Penn researchers working to mimic giant clams to enhance the production of biofuel

November 02, 2017

Alison Sweeney of the University of Pennsylvania has been studying giant clams since she was a postdoctoral fellow at the University of California, Santa Barbara. These large mollusks, which anchor themselves to coral reefs in the tropical waters of the Indian and Pacific oceans, can grow to up to three-feet long and weigh hundreds of pounds. But their size isn't the only thing that makes them unique.

Anyone who has ever gone snorkeling in Australia or the western tropical Pacific Ocean, Sweeney says, may have noticed that the surfaces of giant clams are iridescent, appearing to sparkle before the naked eye. The lustrous cells on the surface of the clam scatter bright sunlight, which typically runs the risk of causing fatal damage to the cell, but the clams efficiently convert the sunlight into fuel. Using what they learn from these giant clams, the researchers hope to improve the process of producing biofuel.

Sweeney, an assistant professor of physics in the Penn School of Arts and Sciences, and her collaborator Shu Yang, a professor of materials science and engineering in the School of Engineering and Applied Science, refer to the clams as "solar transformers" because they are capable of absorbing bright sunlight at a very high rate and scattering it over a large surface area. When the light is distributed evenly among the thick layer of algae living inside the clam, the algae quickly converts the light into energy.

"What those sparkly cells are doing," Sweeney says, "is causing light to propagate very deeply into the clam tissue and spread out."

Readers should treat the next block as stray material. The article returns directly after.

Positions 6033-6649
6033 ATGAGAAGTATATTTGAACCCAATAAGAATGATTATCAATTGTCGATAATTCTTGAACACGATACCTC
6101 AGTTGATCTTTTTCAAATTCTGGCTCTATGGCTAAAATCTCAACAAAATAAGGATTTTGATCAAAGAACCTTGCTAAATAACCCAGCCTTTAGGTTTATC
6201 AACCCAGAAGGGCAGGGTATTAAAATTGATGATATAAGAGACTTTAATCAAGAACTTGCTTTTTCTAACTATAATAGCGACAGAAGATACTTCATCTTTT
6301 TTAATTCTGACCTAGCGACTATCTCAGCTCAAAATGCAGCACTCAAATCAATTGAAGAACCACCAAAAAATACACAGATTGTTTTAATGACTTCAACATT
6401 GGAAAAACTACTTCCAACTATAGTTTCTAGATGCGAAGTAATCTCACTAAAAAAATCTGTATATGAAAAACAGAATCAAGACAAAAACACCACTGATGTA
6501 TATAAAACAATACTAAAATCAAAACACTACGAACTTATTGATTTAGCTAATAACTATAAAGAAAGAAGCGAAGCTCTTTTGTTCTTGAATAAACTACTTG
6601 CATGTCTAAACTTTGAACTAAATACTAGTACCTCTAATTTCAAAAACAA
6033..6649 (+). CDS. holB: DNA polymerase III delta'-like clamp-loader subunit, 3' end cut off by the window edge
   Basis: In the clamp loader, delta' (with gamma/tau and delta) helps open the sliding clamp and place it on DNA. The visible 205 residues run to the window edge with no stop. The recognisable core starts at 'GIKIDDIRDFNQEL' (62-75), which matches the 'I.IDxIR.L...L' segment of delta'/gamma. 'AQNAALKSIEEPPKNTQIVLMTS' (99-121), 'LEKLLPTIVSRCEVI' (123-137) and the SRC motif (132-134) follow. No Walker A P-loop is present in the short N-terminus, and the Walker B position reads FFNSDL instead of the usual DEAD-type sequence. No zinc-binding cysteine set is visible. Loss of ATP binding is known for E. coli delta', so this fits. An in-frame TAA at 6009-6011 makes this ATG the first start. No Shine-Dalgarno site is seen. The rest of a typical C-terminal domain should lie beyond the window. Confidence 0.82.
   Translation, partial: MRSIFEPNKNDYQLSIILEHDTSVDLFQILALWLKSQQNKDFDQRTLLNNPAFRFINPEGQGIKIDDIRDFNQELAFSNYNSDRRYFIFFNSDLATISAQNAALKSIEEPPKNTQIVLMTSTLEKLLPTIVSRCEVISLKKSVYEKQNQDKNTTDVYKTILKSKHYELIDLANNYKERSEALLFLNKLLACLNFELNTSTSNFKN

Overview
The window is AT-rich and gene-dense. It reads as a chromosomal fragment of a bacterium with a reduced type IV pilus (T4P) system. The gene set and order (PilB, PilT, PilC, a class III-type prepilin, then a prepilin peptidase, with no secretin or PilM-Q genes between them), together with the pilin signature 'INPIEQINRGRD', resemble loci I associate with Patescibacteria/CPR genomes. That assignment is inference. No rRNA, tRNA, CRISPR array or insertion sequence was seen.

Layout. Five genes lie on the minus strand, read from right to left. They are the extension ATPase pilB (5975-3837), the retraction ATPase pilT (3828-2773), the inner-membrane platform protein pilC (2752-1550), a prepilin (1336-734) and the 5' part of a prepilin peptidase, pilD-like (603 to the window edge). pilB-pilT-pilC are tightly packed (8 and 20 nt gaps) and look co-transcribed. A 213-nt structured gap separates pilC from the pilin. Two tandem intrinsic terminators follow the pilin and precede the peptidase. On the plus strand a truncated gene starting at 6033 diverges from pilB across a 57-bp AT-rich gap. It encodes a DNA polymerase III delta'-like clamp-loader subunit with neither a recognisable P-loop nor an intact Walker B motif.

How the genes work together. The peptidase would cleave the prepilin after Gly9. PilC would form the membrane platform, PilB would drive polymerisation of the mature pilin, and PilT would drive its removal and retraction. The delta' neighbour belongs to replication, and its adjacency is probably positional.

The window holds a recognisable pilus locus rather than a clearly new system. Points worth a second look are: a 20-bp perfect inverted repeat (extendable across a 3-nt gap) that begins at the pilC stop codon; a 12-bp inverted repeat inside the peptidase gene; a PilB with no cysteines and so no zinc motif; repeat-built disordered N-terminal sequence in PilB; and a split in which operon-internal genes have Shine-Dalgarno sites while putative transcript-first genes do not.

After coming across Sweeney's work, Yang struck up a collaboration to see if they could mimic the system by abstracting the principles of the clam's process to create a material that works similarly. She and Ph.D. student Hye-Na Kim devised a method of synthesizing nanoparticles and adding them to an emulsion -- a mixture of water, oil, and soapy molecules called surfactants -- to form microbeads mimicking the iridocytes, the cells in giant clams responsible for solar transforming. Their paper has been accepted to Advanced Materials.

Sweeney compared the process to making a salad vinaigrette. The more a person shakes it, the smaller the oil droplets in the dressing. If one were to take nanoparticles, add them to the oil-water emulsion and shake it at the right speed, the droplet size can be controlled. After doing an optical characterization of the beads, the researchers found that they function very similarly to the clam cells.

Irodycites, the "sparkly" cells on the surface of clams, cause light to propagate very deeply into the clam tissue and spread out. When the light is distributed evenly among the thick layer of algae living inside the clam, the algae quickly converts the light into energy.

"It's very efficient, and it's very difficult to achieve," Yang says. "People are trying to do this by designing nanoparticles, but you need to do a lot of synthesis and find ways to precisely control their size, shape and optical properties, which becomes complicated and expensive. Our method is both simple and inexpensive and at the same time achieves better results than all these other systems."